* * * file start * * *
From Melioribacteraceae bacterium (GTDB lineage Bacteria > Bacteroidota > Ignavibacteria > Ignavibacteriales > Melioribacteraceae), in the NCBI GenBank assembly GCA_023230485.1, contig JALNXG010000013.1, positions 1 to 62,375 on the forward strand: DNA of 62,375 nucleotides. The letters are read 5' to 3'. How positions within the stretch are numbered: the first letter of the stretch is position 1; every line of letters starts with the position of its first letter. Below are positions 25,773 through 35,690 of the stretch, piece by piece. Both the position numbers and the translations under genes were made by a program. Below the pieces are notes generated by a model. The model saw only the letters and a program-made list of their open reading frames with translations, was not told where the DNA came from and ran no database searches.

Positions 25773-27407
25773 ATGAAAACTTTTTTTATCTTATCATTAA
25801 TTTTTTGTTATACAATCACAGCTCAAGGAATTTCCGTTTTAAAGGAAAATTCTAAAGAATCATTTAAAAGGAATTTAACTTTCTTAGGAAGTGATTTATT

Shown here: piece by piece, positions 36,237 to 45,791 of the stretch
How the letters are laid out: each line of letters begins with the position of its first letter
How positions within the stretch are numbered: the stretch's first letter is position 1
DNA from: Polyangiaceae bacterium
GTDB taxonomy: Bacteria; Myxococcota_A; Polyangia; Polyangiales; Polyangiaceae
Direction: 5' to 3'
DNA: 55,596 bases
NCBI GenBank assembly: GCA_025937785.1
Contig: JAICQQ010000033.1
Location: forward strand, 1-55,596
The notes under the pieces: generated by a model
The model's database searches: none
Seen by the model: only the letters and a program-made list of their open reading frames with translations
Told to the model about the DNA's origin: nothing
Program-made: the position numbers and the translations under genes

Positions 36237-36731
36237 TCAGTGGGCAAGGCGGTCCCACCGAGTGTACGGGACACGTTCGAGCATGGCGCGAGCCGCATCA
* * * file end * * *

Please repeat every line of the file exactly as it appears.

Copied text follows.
From Melioribacteraceae bacterium (GTDB lineage Bacteria > Bacteroidota > Ignavibacteria > Ignavibacteriales > Melioribacteraceae), in the NCBI GenBank assembly GCA_023230485.1, contig JALNXG010000013.1, positions 1 to 62,375 on the forward strand: DNA of 62,375 nucleotides. The letters are read 5' to 3'. How positions within the stretch are numbered: the first letter of the stretch is position 1; every line of letters starts with the position of its first letter. Below are positions 25,773 through 35,690 of the stretch, piece by piece. Both the position numbers and the translations under genes were made by a program. Below the pieces are notes generated by a model. The model saw only the letters and a program-made list of their open reading frames with translations, was not told where the DNA came from and ran no database searches.

Positions 25773-27407
25773 ATGAAAACTTTTTTTATCTTATCATTAA
25801 TTTTTTGTTATACAATCACAGCTCAAGGAATTTCCGTTTTAAAGGAAAATTCTAAAGAATCATTTAAAAGGAATTTAACTTTCTTAGGAAGTGATTTATT

Shown here: piece by piece, positions 36,237 to 45,791 of the stretch
How the letters are laid out: each line of letters begins with the position of its first letter
How positions within the stretch are numbered: the stretch's first letter is position 1
DNA from: Polyangiaceae bacterium
GTDB taxonomy: Bacteria; Myxococcota_A; Polyangia; Polyangiales; Polyangiaceae
Direction: 5' to 3'
DNA: 55,596 bases
NCBI GenBank assembly: GCA_025937785.1
Contig: JAICQQ010000033.1
Location: forward strand, 1-55,596
The notes under the pieces: generated by a model
The model's database searches: none
Seen by the model: only the letters and a program-made list of their open reading frames with translations
Told to the model about the DNA's origin: nothing
Program-made: the position numbers and the translations under genes

Positions 36237-36731
36237 TCAGTGGGCAAGGCGGTCCCACCGAGTGTACGGGACACGTTCGAGCATGGCGCGAGCCGCATCA